What?

I researched the order, and I still couldn't determine that I'd shipped this book to a prison. It seemed like a perfectly ordinary mailing address to me.

I was puzzled: how do inmates order books? Or did someone order this book for them?

I refunded the order. But never heard a peep from any customer.

I don't remember what reason I gave Amazon for the refund because it didn't fit neatly in any of the usual reasons.

But that book went back into inventory and was sold not long afterwards. I wish I could remember the topic. I hope it wasn't on lock picking or building weapons (I did pick up a collection of 'Build your own silencer' books at one time; I disposed of them after this incident, just to stay on the safe side of the law).

In another book return incident that happened about 2 years ago, I shipped a carefully-wrapped college textbook by USPS Media Mail. Within a weeks or so the person who ordered the book sent me a return request, noting they needed a refund because they no longer needed the book (always brings a grumble out of me early in the morning!). I replied that I'd refund once they sent the book back via USPS Media Mail, as this is the cheapest way to ship books.

Well, nobody was listening.

Or else they wanted their refund back pronto.

I received this book back in a flimsy shoebox via Priority Mail. Here is what it looked like:

Surprisingly, even though the packaging looked like it had been in a train wreck, the book inside arrived in fairly decent condition in spite of the fact that it had not been wrapped to prevent scuffing or mangling. There was no protective covering. There was no bubble wrap or packing pillows to protect the book. It was simply tossed in the shoebox with the return authorization and dropped off at their local Post Office.

Yes, the refund went out. But the amount of the refund they received was actually less than the $9.00 they paid for Priority Shipping, so they would have been money ahead to simply keep the book, maybe give it to a fellow student. The cost for Media Mail through the US Postal Service is less than half that.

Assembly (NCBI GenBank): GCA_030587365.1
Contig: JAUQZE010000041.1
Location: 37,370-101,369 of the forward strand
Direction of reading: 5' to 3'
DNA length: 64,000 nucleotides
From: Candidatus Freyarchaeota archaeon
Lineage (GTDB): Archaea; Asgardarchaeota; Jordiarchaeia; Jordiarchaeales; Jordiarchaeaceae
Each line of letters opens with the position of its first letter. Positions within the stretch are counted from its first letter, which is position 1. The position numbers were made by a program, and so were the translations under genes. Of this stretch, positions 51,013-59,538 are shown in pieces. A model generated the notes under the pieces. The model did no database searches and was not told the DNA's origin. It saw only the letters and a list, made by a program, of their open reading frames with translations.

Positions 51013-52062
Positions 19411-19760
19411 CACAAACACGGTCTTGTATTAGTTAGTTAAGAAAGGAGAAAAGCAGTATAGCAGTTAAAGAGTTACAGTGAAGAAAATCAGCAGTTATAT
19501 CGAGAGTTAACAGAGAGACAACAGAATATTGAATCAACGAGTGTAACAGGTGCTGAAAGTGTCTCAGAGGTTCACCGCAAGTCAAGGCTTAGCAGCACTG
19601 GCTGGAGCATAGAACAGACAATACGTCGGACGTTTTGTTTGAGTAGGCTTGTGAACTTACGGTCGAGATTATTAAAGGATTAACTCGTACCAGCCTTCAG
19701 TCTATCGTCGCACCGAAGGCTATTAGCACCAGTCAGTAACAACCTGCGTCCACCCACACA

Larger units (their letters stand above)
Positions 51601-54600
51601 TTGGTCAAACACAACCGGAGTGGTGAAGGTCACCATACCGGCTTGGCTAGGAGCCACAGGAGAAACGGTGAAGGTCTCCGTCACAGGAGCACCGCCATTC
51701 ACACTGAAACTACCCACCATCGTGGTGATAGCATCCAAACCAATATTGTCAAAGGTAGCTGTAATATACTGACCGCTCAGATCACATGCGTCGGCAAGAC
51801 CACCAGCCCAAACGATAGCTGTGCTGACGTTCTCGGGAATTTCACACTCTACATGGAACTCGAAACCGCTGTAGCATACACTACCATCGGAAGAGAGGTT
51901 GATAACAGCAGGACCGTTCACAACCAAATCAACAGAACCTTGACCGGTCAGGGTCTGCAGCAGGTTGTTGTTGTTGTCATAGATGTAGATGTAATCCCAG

I braced myself for a blistering response from the customer. I fully expected to have to fight negative feedback.

But none ever came.

I guess they never realized that they'd overpaid for the book by choosing the wrong shipping method. Perhaps they were in a hurry to get to class. Maybe it was Mom & Dad's credit card that was paying for the shipping so they didn't care. Whatever the case, it made me change the way I respond to requests for refunds. I made it clear that the buyer needed to ensure they chose Media Mail for returns or they were liable for the higher costs themselves.

I've never had a similar problem since then.

So two refunds stories. A part of life of your business. People got in a hurry and ordered the wrong book. Or they changed their mind. Or their jailer intercepted their order before they got it. Whatever the reason: Don't stress out if a customer asks for a refund. From my experience they are few and far between, and it is better to refund and move on than to get in a spat with your customer.

I heard this state years ago, and I stuck with me ever since: "The customer isn't always right.... but the customer is always King."

Look For Similar Types of Non-Fiction Titles When Scouting Used Books In Thrift Stores

It never seems to fail: When I find one type of used non-fiction when I'm searching through used book sections of thrift stores, I usually find related titles. I think it's because when people donate books to thrift stores, they naturally have a collection of book titles that they are disposing of. Not always; but quite often.

Here are a few samples to illustrate what I'm talking about:

I discovered a small self-published paperback on rock climbing, and when I checked competition on Amazon Marketplace, I discovered that this title was currently unavailable -- a very good sign, as this copy could then wind up being the only copy up for sale, no matter what the long-trail ranking would turn out to be.


I moved a couple books around, and sure enough, there were two more books on rock climbing.

The thrift store was closing out their book inventory, and they had priced the books at 50 cents each.

I posted the first book, "Oklahoma On the Rocks II" for $27.50 in my Amazon Marketplace Sellers account. It cost me just 50 cents. Within 3-4 weeks, that book sold for the $27.50. I earned a $19.00+ net profit on it.